I have the opposite of the Midas touch when it comes to choosing political winners.
Do you want to guarantee your candidate will win?
Just convince me to back the other guy.
Independent, Democrat, Republican – it doesn’t matter. I back candidates of all persuasions and, with inexplicable regularity, they lose.
In our house there is a 100% chance of an UPSET on election night:
- 99.9% of the time I’M UPSET because my guy loses
- a measly .1% of the time there’s an election upset and my candidate wins
Two years ago, the latter – an election upset – caused a chain reaction. An upset of such epic destruction that I am now banned from watching tv on election night.
It all began innocently enough. After an hour of watching early returns – all races going as expected (the other guys winning) – my stomach signaled time to eat.
“What do you want for dinner, pasta or salad?”
“Let’s have pasta.”
“Do you want spaghetti sauce or pesto?”
“The marinara sauce, please. With meatballs.”
“Want some wine? We have a bottle of that cab you like.”
“Not tonight, thanks.”
“Well I’m going to have some. It’ll make my candidates’ defeats easier to swallow.”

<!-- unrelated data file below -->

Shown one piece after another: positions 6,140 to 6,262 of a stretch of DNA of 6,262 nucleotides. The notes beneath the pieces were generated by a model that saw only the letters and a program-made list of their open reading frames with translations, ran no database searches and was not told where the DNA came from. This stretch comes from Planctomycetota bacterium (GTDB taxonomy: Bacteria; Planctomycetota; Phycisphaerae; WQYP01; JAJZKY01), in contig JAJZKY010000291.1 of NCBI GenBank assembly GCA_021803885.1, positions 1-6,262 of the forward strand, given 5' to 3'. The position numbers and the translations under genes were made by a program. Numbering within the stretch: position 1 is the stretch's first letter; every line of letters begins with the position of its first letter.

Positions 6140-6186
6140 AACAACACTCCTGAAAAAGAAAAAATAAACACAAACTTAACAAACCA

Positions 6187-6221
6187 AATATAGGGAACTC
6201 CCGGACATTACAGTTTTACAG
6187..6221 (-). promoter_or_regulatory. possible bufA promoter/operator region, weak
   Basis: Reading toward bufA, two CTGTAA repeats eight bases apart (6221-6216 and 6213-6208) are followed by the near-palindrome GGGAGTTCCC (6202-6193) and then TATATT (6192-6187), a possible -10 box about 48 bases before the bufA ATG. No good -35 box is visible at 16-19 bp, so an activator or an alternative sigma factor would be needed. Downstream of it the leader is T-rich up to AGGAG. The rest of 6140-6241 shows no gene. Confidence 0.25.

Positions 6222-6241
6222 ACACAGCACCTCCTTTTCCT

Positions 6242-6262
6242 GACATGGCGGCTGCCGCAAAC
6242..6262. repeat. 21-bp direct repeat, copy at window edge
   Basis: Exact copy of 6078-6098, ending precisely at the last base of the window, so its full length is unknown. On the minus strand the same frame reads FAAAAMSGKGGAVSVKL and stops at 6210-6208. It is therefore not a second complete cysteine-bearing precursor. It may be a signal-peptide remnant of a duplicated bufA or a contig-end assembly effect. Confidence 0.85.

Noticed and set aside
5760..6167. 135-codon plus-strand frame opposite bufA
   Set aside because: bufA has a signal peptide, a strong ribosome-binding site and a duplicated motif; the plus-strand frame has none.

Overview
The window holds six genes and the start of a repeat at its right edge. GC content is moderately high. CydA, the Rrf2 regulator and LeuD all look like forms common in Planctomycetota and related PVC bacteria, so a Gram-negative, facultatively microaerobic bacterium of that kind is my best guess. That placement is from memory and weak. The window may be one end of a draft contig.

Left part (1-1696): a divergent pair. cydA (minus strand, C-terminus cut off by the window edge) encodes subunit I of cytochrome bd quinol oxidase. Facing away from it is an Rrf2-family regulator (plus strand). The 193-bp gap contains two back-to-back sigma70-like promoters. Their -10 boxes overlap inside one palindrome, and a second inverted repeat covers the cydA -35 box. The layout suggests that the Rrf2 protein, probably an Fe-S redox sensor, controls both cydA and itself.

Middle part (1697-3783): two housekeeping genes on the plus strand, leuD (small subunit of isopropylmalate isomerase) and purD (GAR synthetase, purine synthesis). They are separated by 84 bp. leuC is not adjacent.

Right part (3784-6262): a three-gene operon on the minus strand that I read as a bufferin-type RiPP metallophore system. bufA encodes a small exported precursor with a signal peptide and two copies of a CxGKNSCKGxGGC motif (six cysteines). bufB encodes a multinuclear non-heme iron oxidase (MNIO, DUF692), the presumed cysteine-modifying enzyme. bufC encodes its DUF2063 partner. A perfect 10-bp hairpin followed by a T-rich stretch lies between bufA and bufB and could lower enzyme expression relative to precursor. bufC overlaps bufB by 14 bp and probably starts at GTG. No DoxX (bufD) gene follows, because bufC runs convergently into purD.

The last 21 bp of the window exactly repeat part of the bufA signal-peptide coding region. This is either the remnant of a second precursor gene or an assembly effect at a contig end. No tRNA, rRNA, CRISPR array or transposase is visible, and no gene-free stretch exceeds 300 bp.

Twenty minutes later, butts back in our arm chair recliners; tv trays placed squarely in front of us; warm marinara sauce smothering the thick strands of red onion pasta in bowls atop our trays, we dug in. My second glass of wine – full to the brim – beckoned within easy reach on the tray next to my pasta bowl.
A steady stream of election results scrolled across the bottom of the tv screen as the talking heads preened in their illusory self-importance.
A breaking news alert!
One of the state elections was unexpectedly trending for the underdog – my guy. The guy who had no chance was on the verge of being crowned the projected winner!
I jerked my head up from my spaghetti bowl, turned to Hub with a startled, “Did you hear …” and never finished my utterance.
Apparently when I last left my chair, I hadn’t given the foot rest the solid kick needed to lock it in place. My head jerk and body turn were enough momentum to set my chair in motion.
The kind of perceived slow motion occurring when you realize something terrible is about to happen and you are powerless to stop it.
As the foot rest snapped abruptly upwards, catching the legs of the tray and launching it towards the tv, my body was thrown back in sync with the now-reclining chair.
I thrust my arms forward in a futile attempt to grab the rapidly receding tray. Alas, we were catapulted in opposite directions.
I yelled; Hub yelled; the tv tray crumpled; the bowl flew; the glass shattered; red wine splotched; spaghetti splattered.
The beige carpet, the freshly painted white cupboards, the books and paper piles and yoga mat – all covered with the gory aftermath of a blood and guts murder.
Politics is messy business …
Does anyone want to catch a movie Tuesday night?